When people look at Luigi, they think of him as being the mere second fiddle to the hero of the story, Mario. He’s the one that people look at and think, “That’s not how a hero should roll” and think of him as mere comic relief. He’s flaky, sensitive, a scaredy-cat, and is arguably not of a “pure heart” according to Mario & Luigi: Partners in Time. He is also clumsy and doesn’t always charge right into action when it comes to potential crises. The biggest problem with Luigi seems to be his self-confidence, which is nearly non-existent. However, I’m here to argue that Luigi is not a second fiddle, but rather a countermelody to the main melody that we know of as Mario.
Yes, Luigi is afraid of a bunch of things, most notably the well-documented fear of ghosts. However, let’s not go confusing being scared with being a coward. In my eyes, true bravery is to venture through despite your fears. It’s about facing the fears and putting others’ needs ahead of your own. Luigi seems to always do this when he’s on adventures with Mario. He dodges fireballs, makes the needed jumps, kills the bad guys, and basically gets through everything just as well as Mario has. Mario has no fears (that we know of at least) so it’s not that much of an achievement. Luigi, however, faces the things he is afraid of for the greater good and succeeds. That’s the important thing.
Speaking of facing his fears for the greater good, let’s not forget how devoted he is to his brother. Mario is just as devoted as Luigi is, but I think that Luigi’s devotion is more impressive. He actually will go along with his brother in spite of everything. He’ll willingly throw his fears to the side just so that Mario can share that piece of cake with Peach. That’s actually one heck of a wingman, when you think about it. I wish I had a wing woman that awesome.
Luigi actually has one thing that he is better than Mario at– jumping. He has a very high jump, meaning that he can reach places that Mario cannot. Mario is known as the everyman– the one that is average at everything. However, he can easily fall into the “Jack of All Trades, Master of None” category which some people prefer when it comes to their video game characters. Luigi, however, is superior at jumping and actually can run pretty fast. The only downside is that his shoes are horrible and he slips and falls every so often.
Now about his clumsiness/bumbling ways, this does not mean that someone is not a great hero. There may be instances of slipping and falling, screwing everything up, or even some instances of making things worse, but that shouldn’t matter as long as they are able to get their job done. In Paper Mario: The Thousand Year Door, we saw Luigi bumble his way through a bunch of adventures to help out Princess Eclair. His partners were not exactly fond of him; granted, he did deep fry his Blooper partner though an accident, but he was able to get the job done. My personal mantra is that as long as it gets done, it doesn’t matter how… just so long as nobody gets killed and it doesn’t end up costing a lot of money. Plus, how can you not love a guy who would willingly dress in drag in order to help create a decoy or set a plan in motion? Not only is that being devoted to the cause, it’s also pretty creative as well. Would Mario ever do something like that? It’s hard to imagine.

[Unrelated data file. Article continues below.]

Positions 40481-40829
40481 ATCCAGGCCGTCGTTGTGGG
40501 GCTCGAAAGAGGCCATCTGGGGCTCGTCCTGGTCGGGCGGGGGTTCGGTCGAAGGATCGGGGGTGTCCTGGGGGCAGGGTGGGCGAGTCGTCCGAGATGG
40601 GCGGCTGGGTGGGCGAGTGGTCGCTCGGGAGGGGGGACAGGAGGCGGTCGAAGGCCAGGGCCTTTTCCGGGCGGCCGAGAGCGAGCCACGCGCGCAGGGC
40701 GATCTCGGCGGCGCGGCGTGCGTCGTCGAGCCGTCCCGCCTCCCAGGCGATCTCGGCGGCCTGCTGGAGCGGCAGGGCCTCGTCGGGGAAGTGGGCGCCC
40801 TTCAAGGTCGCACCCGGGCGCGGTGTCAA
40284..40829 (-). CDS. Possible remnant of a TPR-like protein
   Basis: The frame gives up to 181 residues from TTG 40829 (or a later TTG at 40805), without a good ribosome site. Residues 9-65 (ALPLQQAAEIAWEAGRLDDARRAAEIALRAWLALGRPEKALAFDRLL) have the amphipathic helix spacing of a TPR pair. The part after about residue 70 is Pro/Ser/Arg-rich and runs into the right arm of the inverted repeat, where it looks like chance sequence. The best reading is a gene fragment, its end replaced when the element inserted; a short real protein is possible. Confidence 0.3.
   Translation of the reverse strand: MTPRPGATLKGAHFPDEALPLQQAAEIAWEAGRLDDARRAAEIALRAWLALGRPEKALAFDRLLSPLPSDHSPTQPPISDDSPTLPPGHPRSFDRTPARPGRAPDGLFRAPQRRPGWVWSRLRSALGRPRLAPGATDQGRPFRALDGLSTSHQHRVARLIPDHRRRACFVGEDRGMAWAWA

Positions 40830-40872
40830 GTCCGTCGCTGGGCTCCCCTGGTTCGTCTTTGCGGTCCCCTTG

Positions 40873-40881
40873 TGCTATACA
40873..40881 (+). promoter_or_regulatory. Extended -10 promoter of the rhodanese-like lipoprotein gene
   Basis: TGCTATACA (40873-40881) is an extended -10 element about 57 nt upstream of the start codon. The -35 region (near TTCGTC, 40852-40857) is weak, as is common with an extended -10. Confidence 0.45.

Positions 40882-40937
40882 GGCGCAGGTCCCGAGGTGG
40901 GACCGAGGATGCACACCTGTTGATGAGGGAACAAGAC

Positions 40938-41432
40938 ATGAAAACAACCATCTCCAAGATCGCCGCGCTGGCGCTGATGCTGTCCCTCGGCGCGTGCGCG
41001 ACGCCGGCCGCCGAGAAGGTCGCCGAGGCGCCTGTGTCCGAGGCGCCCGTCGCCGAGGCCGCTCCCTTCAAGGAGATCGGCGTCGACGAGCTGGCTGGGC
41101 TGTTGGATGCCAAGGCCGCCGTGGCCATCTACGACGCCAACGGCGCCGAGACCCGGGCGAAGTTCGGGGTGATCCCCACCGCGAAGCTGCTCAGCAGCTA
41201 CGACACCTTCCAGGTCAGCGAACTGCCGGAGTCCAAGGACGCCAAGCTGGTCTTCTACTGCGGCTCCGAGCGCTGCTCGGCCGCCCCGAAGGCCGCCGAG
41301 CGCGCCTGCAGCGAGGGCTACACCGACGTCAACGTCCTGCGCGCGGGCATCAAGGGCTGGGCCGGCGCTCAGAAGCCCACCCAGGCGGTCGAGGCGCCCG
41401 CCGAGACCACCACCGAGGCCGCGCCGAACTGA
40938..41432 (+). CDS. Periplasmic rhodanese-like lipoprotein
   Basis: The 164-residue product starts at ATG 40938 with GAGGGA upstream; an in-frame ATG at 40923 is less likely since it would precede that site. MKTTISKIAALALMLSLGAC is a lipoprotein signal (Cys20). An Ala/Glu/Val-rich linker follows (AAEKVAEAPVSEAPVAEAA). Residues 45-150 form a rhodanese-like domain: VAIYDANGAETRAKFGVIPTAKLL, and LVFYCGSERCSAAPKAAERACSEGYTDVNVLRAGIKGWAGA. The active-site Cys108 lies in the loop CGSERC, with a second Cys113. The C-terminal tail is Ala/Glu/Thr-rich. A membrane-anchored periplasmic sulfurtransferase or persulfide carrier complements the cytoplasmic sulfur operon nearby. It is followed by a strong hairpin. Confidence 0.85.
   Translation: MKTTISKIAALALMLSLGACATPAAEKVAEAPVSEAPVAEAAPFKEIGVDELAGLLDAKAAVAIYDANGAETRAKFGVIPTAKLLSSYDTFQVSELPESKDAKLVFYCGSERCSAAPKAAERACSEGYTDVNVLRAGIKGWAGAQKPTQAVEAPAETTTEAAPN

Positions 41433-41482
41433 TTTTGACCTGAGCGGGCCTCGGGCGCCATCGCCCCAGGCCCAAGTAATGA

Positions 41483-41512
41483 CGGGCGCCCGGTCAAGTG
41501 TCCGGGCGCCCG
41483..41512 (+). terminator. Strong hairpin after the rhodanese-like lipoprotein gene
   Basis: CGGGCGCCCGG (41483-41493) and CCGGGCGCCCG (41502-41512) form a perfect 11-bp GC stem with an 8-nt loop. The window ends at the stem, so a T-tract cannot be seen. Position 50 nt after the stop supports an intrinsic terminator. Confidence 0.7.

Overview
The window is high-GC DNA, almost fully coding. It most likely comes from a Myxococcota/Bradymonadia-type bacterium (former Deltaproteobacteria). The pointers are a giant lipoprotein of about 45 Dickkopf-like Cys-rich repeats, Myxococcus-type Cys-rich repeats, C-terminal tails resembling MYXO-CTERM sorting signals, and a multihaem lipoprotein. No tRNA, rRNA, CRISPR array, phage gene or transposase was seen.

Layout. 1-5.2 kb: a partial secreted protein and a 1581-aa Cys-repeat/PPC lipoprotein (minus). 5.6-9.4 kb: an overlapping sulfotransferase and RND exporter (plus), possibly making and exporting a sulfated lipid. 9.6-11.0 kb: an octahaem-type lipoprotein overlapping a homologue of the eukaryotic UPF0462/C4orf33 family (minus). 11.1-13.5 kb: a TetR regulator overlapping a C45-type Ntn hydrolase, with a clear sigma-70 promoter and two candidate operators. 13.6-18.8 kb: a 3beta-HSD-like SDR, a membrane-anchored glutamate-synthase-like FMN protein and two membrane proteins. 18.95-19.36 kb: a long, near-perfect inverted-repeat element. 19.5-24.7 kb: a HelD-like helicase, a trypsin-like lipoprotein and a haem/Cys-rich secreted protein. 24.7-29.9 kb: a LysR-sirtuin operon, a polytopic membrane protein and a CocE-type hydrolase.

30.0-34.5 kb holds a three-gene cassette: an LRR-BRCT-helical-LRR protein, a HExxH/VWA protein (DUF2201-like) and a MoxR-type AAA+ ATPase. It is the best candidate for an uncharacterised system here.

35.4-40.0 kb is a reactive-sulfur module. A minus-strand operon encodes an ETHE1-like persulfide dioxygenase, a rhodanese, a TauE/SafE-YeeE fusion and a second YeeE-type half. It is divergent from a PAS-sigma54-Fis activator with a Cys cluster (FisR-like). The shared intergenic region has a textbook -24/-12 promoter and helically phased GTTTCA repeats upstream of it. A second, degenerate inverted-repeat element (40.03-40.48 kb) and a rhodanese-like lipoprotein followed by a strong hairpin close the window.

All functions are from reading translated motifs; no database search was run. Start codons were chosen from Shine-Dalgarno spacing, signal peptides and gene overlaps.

Luigi has one huge thing that really sets him back from being just as good as Mario, if not better– self-confidence. Mario has an abundance of confidence in himself, since he’s done it time and time again. Plus, he’s always been so lavished and worshipped that one’s ego seems to be damn near impenetrable. Luigi, on the other hand, has very little self confidence. He’s always been in Mario’s shadow and having to listen to people saying how great Mario is and then forgetting your own damn name. He’s thought of as the idiot brother, the screw-up, the scaredy-cat. So it’s pretty easy to not have a very high level of self-worth. Then, when he’s called upon to save the day, that’s why he sometimes runs away or is afraid. He doesn’t know what to do. He’s so used to Mario doing everything. Sure he went with Mario many times, but when he’s at it alone? The pressure is all on him. That’s the problem with a big shadow– when the sun shines on you, you can get easily burned if you’re not careful.
The self-confidence is what makes Luigi a countermelody rather than his own personal main melody, in a way. The countermelody, in music, is a juxtaposition of two different melodies. You have the main one, which is the main one that carries on the most and seems to be the louder of the two. The countermelody is an accompanying melody that seems to be screaming to break out. It’s different in a lot of ways, but it has a few similar notes. The two combine together to make a beautiful piece of music and really helps add a lot to a piece. That’s what Luigi is to Mario. He’s the Player 2 that has his own little parts and adds a bit of uniqueness to the duo. (For a good counter-melody piece check out “Confrontation” from Les Miserables or I believe it’s “The Thunderer” from John Phillip Sousa.)
The Man in Green has come a long way from being a mere palette swap. He’s become his own person, become more interesting of a character, and actually can better Mario in a few things as well. He may have once been a second fiddle, but those days are long gone. Now he’s just about as important to the story as Peach is. He’s also a lot more dimensional and easy to root for (at least in my eyes). So here’s to Luigi, and all the other countermelodies and second fiddles out there in video game-dom. It’s not a pretty job, but someone has to do it.